AT&T’s attorneys took issue with three parts of the second amended complaint and his request for millions in punitive damages, arguing they showed the plaintiff was himself mostly responsible for the SIM-swap scam – a type of phone hack involving stealing someone’s mobile identity.
U.S. mobile operator AT&T hopes to dismiss crypto investor Mike Terpin’s amended case over a SIM-swap hack, claiming he had not read the firm’s terms and conditions.
Filed at the federal court in the Central District of California earlier this week, AT&T’s motion to dismiss asks the presiding judge dismisses Terpin’s concealment and misrepresentation claims, as well as his request for punitive damages, with prejudice. If granted, it would mean Terpin could not bring the matter before the court again.
Terpin first accused AT&T of civil negligence in August 2018, alleging an employee had been bribed by a criminal gang to pass over control of his SIM card. Terpin claimed the mobile giant knew he was at risk of falling victim to a SIM-swap hack but did nothing to warn him or prevent an attack from taking place. He is suing AT&T for $23.8 million in compensation, as well as $200 million in punitive damages.
“Mr. Terpin all but admits that he cannot base a misrepresentation claim on written documents by AT&T, which he does not allege that he even saw or read, much less relied upon,” reads the filing. “He has all but conceded that his 11 misrepresentation claim should be dismissed with prejudice.”
A judge denied A&T’s previous dismissal motion in February, giving Terpin 21 days to submit an amended complaint that addressed some of its deficiencies.
Last December, in a separate case, AT&T filed a motion for dismissal against another crypto executive who had fallen victim to a similar phone hack, claiming the case had “critical holes.”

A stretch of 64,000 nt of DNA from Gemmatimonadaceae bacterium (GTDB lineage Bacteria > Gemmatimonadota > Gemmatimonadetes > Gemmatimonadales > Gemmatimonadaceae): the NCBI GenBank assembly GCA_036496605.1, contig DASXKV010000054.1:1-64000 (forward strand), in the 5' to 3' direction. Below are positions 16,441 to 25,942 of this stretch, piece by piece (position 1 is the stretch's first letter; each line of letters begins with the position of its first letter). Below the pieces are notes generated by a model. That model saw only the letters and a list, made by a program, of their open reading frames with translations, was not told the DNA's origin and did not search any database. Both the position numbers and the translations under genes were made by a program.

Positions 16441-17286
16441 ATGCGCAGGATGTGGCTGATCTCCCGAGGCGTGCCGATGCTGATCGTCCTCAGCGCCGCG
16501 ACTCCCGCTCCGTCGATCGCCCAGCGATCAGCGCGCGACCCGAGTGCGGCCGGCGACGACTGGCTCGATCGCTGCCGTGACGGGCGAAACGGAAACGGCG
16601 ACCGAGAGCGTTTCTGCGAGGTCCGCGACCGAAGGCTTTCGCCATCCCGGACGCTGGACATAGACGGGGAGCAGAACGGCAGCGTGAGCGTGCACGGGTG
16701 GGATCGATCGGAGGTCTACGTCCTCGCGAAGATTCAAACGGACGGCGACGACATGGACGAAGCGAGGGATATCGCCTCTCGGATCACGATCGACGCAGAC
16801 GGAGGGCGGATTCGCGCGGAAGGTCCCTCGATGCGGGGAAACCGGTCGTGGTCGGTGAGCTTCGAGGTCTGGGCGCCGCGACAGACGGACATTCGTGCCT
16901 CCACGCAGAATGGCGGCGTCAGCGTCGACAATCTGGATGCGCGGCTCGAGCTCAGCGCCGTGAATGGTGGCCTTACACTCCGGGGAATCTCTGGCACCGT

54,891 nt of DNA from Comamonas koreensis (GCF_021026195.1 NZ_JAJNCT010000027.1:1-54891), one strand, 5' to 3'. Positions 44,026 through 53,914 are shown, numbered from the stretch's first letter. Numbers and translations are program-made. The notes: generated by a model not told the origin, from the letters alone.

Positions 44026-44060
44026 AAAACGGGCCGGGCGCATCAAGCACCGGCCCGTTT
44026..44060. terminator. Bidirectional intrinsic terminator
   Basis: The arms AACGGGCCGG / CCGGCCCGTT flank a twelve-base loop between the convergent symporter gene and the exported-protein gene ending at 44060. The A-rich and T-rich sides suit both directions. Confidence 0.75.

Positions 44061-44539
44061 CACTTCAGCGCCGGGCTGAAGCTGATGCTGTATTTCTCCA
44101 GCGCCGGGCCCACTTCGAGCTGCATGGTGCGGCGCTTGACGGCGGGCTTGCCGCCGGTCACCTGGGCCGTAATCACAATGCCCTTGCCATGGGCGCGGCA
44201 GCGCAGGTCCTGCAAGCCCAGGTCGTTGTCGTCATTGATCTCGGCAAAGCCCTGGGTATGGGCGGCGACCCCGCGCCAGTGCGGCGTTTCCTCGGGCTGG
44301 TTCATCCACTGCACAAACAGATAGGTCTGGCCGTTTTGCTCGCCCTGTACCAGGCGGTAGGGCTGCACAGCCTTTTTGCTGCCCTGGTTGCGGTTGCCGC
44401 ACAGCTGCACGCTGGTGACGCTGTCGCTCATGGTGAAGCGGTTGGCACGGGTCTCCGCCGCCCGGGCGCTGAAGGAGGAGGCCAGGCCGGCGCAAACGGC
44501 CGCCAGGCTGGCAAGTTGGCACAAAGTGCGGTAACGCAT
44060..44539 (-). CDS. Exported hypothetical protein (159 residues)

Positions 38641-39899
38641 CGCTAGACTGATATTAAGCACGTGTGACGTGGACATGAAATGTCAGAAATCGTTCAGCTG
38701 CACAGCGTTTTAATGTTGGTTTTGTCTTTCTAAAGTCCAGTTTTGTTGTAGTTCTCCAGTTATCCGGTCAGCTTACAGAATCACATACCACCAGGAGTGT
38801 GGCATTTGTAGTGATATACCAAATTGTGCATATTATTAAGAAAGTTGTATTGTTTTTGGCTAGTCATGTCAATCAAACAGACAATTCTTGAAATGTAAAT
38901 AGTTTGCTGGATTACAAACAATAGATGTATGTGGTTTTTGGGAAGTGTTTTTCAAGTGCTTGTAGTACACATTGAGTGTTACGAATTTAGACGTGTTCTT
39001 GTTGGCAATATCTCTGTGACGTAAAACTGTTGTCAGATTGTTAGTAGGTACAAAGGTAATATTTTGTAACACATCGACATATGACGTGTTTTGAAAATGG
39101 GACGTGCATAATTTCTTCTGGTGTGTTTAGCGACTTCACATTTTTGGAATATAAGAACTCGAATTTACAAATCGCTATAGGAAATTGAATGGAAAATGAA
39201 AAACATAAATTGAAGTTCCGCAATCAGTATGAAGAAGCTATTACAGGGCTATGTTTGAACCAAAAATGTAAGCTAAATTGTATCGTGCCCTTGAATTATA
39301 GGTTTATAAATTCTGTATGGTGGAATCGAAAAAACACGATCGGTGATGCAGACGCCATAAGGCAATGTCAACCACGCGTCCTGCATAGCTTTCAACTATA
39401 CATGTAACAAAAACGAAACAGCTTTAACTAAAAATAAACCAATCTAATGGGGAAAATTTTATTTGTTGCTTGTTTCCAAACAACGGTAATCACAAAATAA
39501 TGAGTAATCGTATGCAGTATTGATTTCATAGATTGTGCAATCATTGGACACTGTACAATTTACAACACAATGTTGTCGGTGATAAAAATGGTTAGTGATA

A New Ultrasonic Hack Can Exploit Your Siri
Researchers are sounding the alarm about a new type of hack focused on smart digital assistants like the Amazon Alexa or Apple’s Siri.
The hack, called a “SurfingAttack,” uses ultrasonic guided waves that are imperceptible to the human ear to communicate with a device through the voice assistant. It could be used to target Ring services with door deadbolts attached or move the temperature dial on your thermostat.
Security researchers who developed the attack say it enables multiple rounds of interactions between a voice-controlled device and attackers over relatively long distances and without the need for the device to be within sight. It could even be conducted through a heavy surface, like a table.
“Humans cannot hear anything, but the voice assistants will interpret these ultrasonic sounds as a voice command, and conduct certain operations because of it,” said Qiben Yan, an assistant professor at Michigan State University’s Secure and Intelligent Things Lab, who was the lead investigator on the project. “Sending the commands to the voice assistance, we can basically control the voice assistant. There’s a lot of opportunities for this when people put their phones down on a table and leave them unattended.”
Yan said hackers could launch conversations with a victim’s contacts, and depending on how connected their devices are, potentially control home devices, lock or unlock a car or front door, or alter the thermometer. Such attacks could also impact two factor authentication, by reading the security code sent via text back to the hacker.
Using a $5 off-the-shelf PZT transducer, a type of electroacoustic transducer, the researchers were able to successfully compromise the following devices.
They believe that more devices could be vulnerable, including phones protected by silicone rubber phone cases.
There are steps people can take to prevent such attacks though. Disabling the voice assistance when your phone is locked, or making sure your phone is on a covering such as a tablecloth, can stop the ultrasonic ways from affecting it. Using phone cases of uncommon materials like wood can also help.